EVELYN WAUGH NEWSLETTER AND
Something So Different
The literary gamut usually runs from the
sublime to the ridiculous, but Evelyn Waugh developed in quite the reverse
direction: from the ridiculous to the sublime. Between his first novel
and his last, Waugh clearly went through a profound paradigm shift easily
detected in his themes. The startling change recalls Monty Python’s
stock transitional phrase, “and now for something completely
different.” Waugh’s view of the world was completely different
by the time he wrote his masterpiece, Brideshead Revisited, for a
singular reason: he had become a Roman Catholic.
Anthony Blanche recounts that Sebastian “used to spend such a time
in the confessional, I used to wonder what he had to say, because he never
did anything wrong; never quite; at least, he never got punished” (BR
51). Sebastian’s struggle is incomprehensible to Anthony because it is
spiritual; his faith is mysterious because the Faith is mysterious;
his internal battle causes wonder in a worldly figure like Anthony because
the Catholic Church is at war with secular culture. In another
exchange, Sebastian says, “I wish I liked Catholics more.” Charles
replies, “They seem just like other people,” but Sebastian insists that
“that’s exactly what they’re not […]; everything they think important is
different from other people” (BR 89).
As his drinking increases, Sebastian joins the unhappy. His mother
notices that when Sebastian is drunk, there is “nothing happy about
him” (BR 136). Charles becomes increasingly distraught at the
sorry situation. He tells Bridey, “without your religion Sebastian
would have the chance to be a happy and a healthy man.” Bridey
nonchalantly replies, “It’s arguable” (BR 145). Bridey’s
matter-of-fact Catholicism is endlessly frustrating. Bridey knows that
health and happiness are unnecessary for holiness, which is why he is content
to be “miserable,” as Sebastian observes.
Because man is made in the image of God, love of any person is a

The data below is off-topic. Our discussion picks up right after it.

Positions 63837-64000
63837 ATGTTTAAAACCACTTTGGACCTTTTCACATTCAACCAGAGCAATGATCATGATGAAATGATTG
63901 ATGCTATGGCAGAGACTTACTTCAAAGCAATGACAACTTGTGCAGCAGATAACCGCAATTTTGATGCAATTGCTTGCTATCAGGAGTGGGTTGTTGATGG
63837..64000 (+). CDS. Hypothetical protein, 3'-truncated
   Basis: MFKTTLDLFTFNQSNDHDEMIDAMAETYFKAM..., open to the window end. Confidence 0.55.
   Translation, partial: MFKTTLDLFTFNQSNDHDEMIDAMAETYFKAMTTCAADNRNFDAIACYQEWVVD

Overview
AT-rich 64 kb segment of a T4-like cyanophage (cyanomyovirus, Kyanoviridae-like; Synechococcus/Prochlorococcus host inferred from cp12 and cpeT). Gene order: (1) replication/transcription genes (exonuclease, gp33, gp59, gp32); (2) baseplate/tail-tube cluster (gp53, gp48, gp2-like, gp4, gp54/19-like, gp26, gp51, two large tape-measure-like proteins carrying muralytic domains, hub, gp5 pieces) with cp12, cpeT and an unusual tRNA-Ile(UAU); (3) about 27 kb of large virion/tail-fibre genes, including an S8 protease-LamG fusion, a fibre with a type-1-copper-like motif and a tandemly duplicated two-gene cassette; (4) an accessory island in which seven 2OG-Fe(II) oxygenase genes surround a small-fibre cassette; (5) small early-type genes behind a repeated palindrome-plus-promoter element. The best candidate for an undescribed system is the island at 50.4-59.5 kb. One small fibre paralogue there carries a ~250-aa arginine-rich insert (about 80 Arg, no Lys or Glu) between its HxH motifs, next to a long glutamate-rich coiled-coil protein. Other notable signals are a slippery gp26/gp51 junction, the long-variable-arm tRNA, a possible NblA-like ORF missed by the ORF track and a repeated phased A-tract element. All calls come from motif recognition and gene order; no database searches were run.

forerunner of the ultimate love of God. Such is the drama of
life—perseverance day in and day out through disappointment and sadness—all
stemming from separation from the Creator.
Editor's Note: Kathryn S. Easter won the First Annual Evelyn Waugh Undergraduate Essay Contest with the above entry, which has been edited for publication. Kathryn is in her junior year at the University of Pittsburgh, and she is majoring in Roman Catholic Studies, a program she designed herself.
A Supplemental Bibliography of
Evelyn Waugh, Part I
This is a supplement to A Bibliography of Evelyn Waugh (1986), by Robert Murray Davis, Paul A. Doyle, Donat Gallagher, Charles E. Linck, and Winnifred M. Bogaards. The numbers on the left correspond to the sequence introduced in the Bibliography. If anyone can supply additional information about these or other publications, please send it to the editor of the Newsletter, email@example.com.
to “Books and Monographs”:
Add to “Section A: Primary Material”:
Mr. Wu and Mrs. Stitch: The Letters of Evelyn Waugh and Diana Cooper. Ed. Artemis Cooper. London: Hodder & Stoughton, 1991.
The Letters of Evelyn Waugh and Diana Cooper. Ed. Artemis Cooper. New York: Ticknor & Fields, 1992.
Waugh, Alec. These Would I Choose: A Personal Anthology. London: Sampson Low. "In Retrospect" (Brideshead Revisited), pp. 82‑85, and "Departure” (Black Mischief), pp. 111‑112.
Add to “Section B: Secondary Material”:
1237a "Gilbert Pinfold Bildniseines englischen romanciers im besten Mannesalter." Der Monatt, October 1957, pp. 38‑43.
1540 Add rpt. Die englische Satire, ed. Wolfgang Weiss. Darmstadt: Wissenschaftlische Buches, 1982. Pp. 391‑412. [Alvin B. Kernan’s essay “The Wall and the Jungle: The Early Novels of Evelyn Waugh” (1963).]
1718a "Evelyn Waugh and 'The Scarlet Woman.'" London Life, 19 March 1966, pp. 16‑17.
1956a Maes‑Jelinek, Hena. Criticism of Society in the English Novel between the Wars. Paris: Societe d'Editions "Les Belles Lettres." Universite de Liege. "Evelyn Waugh," pp. 403‑448. Also covers Ronald Firbank, Christopher Isherwood, Anthony Powell, Rex Warner, George Orwell, William Gerhardie, Aldous Huxley. Originally numbered B1955.
1999a Brown, Richard K. The Major Works of Evelyn Waugh: A Critical Commentary. New York: Simon and Schuster, 1971.
2472a Waugh, Auberon. Four Crowded Years: The Diaries of Auberon Waugh 1972‑1976, ed. N. R. Galli. London: Private Eye/Andre Deutsch. Entries of 4 and 5 April 1973, mock horror at and parody of Observer excerpts from Diaries of Evelyn Waugh.
Henze, Paul B. Ethiopian Journeys: Travels in Ethiopia 1969‑1972. London and Tonbridge: Ernest Benn Ltd. Pp. 188, 191, 193. Waugh's account of railway journey still accurate; Hotel Continental at Dirre-Dowa much worse than Waugh described it.
Wilson, Edmund. Letters on Literature and Politics, 1912‑1972. Ed. Elena Wilson. New York: Farrar, Straus and Giroux. Pp. 428‑429 on Put Out More Flags, 10 March 1944; discussing Brideshead with Waugh, 4 July 1945. P. 496, on Helena.
2558a. Jones, D. A. N. Review of A Little Order, B2527. Listener, 99 (1978), 186‑187.